Egg Protein Powder - Unscrambling the Truth

eggs in a bowl

It was just a simple question but it has led to a lengthy answer. "What about egg protein?" a student recently asked, no doubt having read my earlier post regarding whey protein.

So I thought 'Why not?' and set out to write what I thought would be a simple egg protein comparison guide similar to the whey protein guide. There was just one glitch. I decided that since this whole article was going to be so simple I should fluff it up a bit with a little science-y info about how they make egg protein powder.

First of all, I did not do this kind of processing review for the whey protein article - an oversight I will be correcting shortly. My vague reasoning was that since there was obviously processing done to render the whey protein away from its milk origins that there was a lot of science and effort involved. It was obvious to me that whey protein concentrates and isolates are processed. After all, they are not just dehydrated milk.

Yet somehow I was thinking that making egg protein powder was much simpler. In all honesty there was just this blank space in my mind that went from the egg to (hidden magical process) and then the egg protein powder. Tada! I didn't know what that magical process was, but since I was somehow certain it was no big deal I was content with it being blank.

In reality, nothing about making something that is completely liquid like an egg into something that is completely dry like egg protein powder is simple. This is not to say it is all that complicated, but in researching the information I was confronted with some uncomfortable truths. We don't really know enough about the processes that make our foods when they go into large scale production. More on this later. Here is the not so simple but not all that complex way to make egg protein powder - Do it Yourself version.

Making Your Own Egg Protein Powder

Step one - acquire the eggs

eggs in a nest

Yes, chickens are involved, but where those chickens come from, how they live their lives, what they are fed, whether antibiotics or growth hormones or other drugs are used in their care is a very present variable. You can find free range fresh eggs at many of the local farm co-ops as well as the local grocery stores. More about the differences in cage free, free range and organic coming up.

Step two - break the eggs

egg white and yolk

Okay, what this is really saying is whether you separate the egg whites from the egg yolks. In creating powdered eggs that will be used to create things like scrambled eggs, etc., they keep the yolks and whites together. In almost all egg protein powders they use only the egg whites. This will make a difference in the nutritional components of the end results, but more on this later. Once you decide to separate or not, scramble the eggs.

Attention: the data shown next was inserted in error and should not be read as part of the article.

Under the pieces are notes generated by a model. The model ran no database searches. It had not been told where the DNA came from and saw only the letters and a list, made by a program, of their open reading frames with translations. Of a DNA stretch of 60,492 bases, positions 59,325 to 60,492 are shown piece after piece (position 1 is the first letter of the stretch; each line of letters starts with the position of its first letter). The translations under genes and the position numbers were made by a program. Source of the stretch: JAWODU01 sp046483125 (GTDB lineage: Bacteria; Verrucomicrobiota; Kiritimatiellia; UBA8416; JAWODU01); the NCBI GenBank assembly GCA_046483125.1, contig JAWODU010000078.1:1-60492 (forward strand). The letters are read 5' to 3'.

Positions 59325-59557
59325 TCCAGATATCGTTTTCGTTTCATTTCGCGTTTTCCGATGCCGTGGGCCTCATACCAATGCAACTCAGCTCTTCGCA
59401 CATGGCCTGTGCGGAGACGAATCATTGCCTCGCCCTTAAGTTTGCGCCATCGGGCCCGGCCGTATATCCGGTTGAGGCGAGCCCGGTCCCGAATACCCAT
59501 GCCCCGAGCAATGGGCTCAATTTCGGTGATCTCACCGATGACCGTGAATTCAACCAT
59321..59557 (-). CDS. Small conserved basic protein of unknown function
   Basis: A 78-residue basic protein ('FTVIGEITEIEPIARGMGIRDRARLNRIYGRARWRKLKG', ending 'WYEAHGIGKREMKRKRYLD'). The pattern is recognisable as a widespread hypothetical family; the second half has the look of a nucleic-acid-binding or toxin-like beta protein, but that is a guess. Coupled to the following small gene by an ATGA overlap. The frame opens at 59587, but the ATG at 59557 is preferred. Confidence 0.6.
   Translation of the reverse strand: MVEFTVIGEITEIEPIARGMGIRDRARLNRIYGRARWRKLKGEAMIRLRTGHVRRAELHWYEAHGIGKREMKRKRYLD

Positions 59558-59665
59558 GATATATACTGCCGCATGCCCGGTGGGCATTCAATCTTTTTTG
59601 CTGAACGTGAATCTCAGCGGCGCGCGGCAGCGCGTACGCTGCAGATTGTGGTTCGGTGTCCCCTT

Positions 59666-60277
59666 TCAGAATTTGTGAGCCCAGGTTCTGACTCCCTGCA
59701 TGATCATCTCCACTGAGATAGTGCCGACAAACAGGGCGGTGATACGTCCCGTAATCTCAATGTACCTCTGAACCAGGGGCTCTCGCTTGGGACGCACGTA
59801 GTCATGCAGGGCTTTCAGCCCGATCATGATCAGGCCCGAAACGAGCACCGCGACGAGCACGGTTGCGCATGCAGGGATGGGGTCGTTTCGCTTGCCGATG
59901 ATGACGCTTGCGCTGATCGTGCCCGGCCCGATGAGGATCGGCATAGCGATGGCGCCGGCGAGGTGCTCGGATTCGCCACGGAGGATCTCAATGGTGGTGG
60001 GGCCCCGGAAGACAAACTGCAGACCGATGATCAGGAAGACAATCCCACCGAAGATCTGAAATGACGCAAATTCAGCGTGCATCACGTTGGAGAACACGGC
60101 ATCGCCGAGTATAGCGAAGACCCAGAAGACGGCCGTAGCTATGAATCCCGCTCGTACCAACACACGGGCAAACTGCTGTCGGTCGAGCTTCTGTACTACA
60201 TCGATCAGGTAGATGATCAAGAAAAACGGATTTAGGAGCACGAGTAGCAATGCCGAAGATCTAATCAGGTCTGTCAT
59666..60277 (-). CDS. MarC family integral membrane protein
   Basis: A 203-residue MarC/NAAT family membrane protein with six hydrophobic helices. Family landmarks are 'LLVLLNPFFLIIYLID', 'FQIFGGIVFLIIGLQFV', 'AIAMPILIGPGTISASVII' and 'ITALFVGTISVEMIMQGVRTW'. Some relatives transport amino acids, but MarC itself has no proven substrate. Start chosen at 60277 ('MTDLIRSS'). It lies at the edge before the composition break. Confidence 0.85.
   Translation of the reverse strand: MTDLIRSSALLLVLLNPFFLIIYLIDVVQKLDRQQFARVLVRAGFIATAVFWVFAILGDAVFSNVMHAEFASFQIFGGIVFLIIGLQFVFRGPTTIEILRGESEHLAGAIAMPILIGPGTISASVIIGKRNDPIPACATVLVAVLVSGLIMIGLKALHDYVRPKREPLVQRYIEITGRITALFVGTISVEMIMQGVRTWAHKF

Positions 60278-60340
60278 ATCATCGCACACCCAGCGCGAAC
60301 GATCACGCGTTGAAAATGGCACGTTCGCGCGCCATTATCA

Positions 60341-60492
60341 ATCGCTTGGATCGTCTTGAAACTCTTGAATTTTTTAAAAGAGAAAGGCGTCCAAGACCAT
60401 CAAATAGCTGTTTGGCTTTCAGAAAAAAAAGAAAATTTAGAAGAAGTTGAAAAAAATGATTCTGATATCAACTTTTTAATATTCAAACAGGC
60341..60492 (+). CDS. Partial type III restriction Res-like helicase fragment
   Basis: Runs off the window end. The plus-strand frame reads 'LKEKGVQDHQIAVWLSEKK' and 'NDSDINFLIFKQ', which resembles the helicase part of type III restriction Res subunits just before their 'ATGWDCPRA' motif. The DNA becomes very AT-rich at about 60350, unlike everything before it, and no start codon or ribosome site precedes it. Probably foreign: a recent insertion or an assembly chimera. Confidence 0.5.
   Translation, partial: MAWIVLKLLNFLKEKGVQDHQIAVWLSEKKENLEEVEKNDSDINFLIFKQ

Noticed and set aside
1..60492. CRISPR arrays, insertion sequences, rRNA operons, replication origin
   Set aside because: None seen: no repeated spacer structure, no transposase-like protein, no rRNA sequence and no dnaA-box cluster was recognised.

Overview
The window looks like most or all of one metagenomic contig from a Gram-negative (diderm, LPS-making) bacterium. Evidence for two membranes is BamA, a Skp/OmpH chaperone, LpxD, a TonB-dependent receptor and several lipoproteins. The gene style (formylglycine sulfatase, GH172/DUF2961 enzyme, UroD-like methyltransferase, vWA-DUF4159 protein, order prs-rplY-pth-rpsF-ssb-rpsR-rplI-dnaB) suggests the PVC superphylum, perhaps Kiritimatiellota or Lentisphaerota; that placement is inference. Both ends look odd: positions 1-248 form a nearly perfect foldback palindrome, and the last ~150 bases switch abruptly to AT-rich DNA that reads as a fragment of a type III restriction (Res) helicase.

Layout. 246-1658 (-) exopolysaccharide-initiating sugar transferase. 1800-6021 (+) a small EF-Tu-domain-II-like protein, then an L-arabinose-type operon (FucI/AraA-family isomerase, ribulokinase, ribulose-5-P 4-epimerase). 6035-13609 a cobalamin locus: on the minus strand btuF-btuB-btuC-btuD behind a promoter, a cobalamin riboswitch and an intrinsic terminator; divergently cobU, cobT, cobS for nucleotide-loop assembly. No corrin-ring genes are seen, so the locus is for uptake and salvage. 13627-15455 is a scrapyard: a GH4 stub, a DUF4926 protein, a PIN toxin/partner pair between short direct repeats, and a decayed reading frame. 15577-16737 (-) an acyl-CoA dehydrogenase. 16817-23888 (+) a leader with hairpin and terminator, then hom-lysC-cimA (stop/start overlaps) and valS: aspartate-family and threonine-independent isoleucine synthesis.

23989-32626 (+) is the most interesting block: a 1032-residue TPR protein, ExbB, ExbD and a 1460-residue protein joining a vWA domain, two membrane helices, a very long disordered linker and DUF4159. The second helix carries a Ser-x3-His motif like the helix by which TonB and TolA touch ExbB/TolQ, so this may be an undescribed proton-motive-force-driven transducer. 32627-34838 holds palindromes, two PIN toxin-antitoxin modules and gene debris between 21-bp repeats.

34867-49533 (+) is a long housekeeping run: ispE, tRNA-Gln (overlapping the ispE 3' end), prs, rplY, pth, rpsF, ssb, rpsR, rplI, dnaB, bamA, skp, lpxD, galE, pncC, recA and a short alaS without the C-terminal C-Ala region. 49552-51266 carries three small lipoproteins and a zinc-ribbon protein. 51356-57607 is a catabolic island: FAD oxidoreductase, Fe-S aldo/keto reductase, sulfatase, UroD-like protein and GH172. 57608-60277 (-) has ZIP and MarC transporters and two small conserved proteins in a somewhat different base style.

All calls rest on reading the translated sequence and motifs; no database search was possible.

Step three -
apply heat

apply heat

There are two methods that are used. In a two step method, you cook the eggs first and then dehydrate the cooked eggs. In a single step method you dehydrate the raw eggs in temperatures of at least 130 degrees. These pasteurization temperatures are necessary to kill salmonella bacteria, as well as dry the eggs for storage. It is also important to treat eggs with heat in order to deactivate avidin protein in the egg white.

(Avidin is a minor constituent of raw egg white protein but it can be toxic when ingested in large amounts. Avidin binds with biotin, creating a deficiency for those who eat large amounts of raw egg whites. Processing the egg whites with sufficient temperatures to inactivate the avidin is a necessary step in making a safe protein powder.)

Step four - grind and store

cuisinart dlc mini prep

A grinder or blender or even a food processor will work. You want the end result to be powdery. If thoroughly dried this can be stored unrefrigerated for years. A good airtight container is necessary.

If you are interested, here is an article that goes into all the step by step details on how you can create your own powdered eggs.

Here is a video that shows the process for dehydrating raw eggs:

I liked this video because she obviously does this frequently. If you wanted to, you could separate the egg yolks and do this with just the egg whites. The dehydrator she was talking about and the one she uses is this Nesco American Harvest.

Now, if you are like me and want to use egg protein powder due to the convenience of having a ready to go substance, you probably will want to skip all the 'do it yourself' stuff and will want to know more about ready to use egg protein powder.

Chapter 2 - Ready to use Egg Protein Powder

Chapter 3 - Questions Egg Consumers Should Ask

Chapter 4 - Best Choices for Egg Protein Powder

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